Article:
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By Jay Kelly
Don’t get me wrong, I really do not like ‘Induction’, and I am not an advocate, but I do think it helps women to be able to hear about the induced births that turned out well.
The birth of my second baby was an unnecessary induction due to being “overdue”.
If I knew then, what I know now, would I have done things differently? Yes.
I would have questioned the reasoning behind the induction, and I knowing what I do now, I would have said no.
But I didn’t. I didn’t know I could say no.
The reason they gave for induction was that I was “2 weeks overdue”, when in fact I wasn’t even “overdue”. I was made to feel like my body was failing me. I didn’t know that my baby would have come anyway.
I was told that my placenta would fail the baby, and any delay would be risking her life.
If I knew then what I know now, I could have requested a Doppler scan, which measures the blood flow through the umbilical cord and around different parts of the baby's body. They can check to ensure the baby is getting all of the oxygen and nutrients they needs via the placenta.
My baby was still active, and I felt very tuned into her, but this would possibly have helped me feel confident with just waiting until my baby triggered spontaneous labour.
With hindsight I would definitely have said no to induction, but my hindsight isn’t all bad, as the birth turned out well anyway… I do feel that I was lucky though.
I feel lucky that despite the induction I experienced an Orgasmic Birth. I had no idea that was even a thing. At the time I kept it super quiet, didn’t mention it to anyone, and hoped that my husband and midwife didn’t notice.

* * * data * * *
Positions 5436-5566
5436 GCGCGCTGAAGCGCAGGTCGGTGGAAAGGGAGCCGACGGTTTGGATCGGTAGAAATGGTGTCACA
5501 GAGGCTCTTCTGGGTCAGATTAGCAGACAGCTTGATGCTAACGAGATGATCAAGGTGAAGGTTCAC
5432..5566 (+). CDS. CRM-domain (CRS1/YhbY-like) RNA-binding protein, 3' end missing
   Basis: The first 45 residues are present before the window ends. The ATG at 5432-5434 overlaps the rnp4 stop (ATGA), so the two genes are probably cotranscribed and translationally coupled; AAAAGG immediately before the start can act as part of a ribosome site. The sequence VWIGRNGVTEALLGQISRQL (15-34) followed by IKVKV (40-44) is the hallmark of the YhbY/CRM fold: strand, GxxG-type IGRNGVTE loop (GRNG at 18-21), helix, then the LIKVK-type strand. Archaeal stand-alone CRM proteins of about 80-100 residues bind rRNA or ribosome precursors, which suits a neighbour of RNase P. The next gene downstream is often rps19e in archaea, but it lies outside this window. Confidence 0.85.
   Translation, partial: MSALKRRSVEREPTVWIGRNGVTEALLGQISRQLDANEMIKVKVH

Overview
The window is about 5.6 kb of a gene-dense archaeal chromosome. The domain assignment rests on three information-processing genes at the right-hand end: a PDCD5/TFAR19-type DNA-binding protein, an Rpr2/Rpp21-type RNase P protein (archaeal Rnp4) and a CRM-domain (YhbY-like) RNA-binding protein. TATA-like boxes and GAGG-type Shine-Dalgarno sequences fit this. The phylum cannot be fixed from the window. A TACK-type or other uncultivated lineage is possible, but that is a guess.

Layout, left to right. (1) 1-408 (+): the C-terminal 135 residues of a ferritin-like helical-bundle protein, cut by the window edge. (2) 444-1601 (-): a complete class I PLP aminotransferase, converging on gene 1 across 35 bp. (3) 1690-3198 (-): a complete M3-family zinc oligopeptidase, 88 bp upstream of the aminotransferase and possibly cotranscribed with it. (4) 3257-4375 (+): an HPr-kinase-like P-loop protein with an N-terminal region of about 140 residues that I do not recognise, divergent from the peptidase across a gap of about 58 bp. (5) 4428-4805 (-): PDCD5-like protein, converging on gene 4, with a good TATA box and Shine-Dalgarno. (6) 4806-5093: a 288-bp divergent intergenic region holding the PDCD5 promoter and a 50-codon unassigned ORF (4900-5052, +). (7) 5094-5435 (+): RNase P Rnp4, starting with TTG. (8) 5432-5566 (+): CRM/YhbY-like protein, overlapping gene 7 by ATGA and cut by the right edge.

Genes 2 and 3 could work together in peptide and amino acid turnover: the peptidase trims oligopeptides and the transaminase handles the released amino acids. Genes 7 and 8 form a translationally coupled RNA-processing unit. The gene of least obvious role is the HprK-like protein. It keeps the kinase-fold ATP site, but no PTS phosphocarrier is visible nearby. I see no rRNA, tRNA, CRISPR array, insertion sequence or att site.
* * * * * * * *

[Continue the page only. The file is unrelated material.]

I do wonder how much better it could have been if it was spontaneous labour. Probably less time and less intense.
For a little bit more insight into where this birth story fits in context with my other experiences of birth, I will share a snapshot.
1st baby (7lb 6oz), spontaneous labour at 41+3, traumatic, epidural, 3x failed ventouse attempts, then forcibly removed from me by forceps and cord cut from around babies neck before her shoulders were even born. Such a badly handled birth. Full of fear.
2nd baby (9lb), pessary induced at 42 weeks, orgasmic birth… my favourite birth of all!
3rd & 4th babies (4lb 14oz & 6lb 1oz) Gel induction at 38 weeks. Birthed naturally, 10 minutes apart. Amazing birth. I now know that I can do anything.
5th baby (Surrogate pregnancy with embryo from the biological mother, ie not my egg - around the 10lb mark) 43 week induction (pessary, then synto drip, 3+ days of great unpleasantness, finishing in emergency cs). My least favourite birth to put it mildly.
6th baby (2nd surrogate birth, same parents, around the same weight as her sister). Spontaneous birth at 41+3. Successful and very healing & empowering VBAC.
I went into my first birth very naively. I thought that the midwives would truly have our best interests in mind, and there was no point making birth plans etc, as I would just do as they told me anyway. It was the most hideous idea… so as I went into my second pregnancy, I made an effort to learn more about my body, the physiology of birth, sought out support, and made some better plans.
All that being said, I turned out to be very lucky too, as I had the best midwife I could have had at that point in labour. I had never met her before that moment. She just made me feel safe.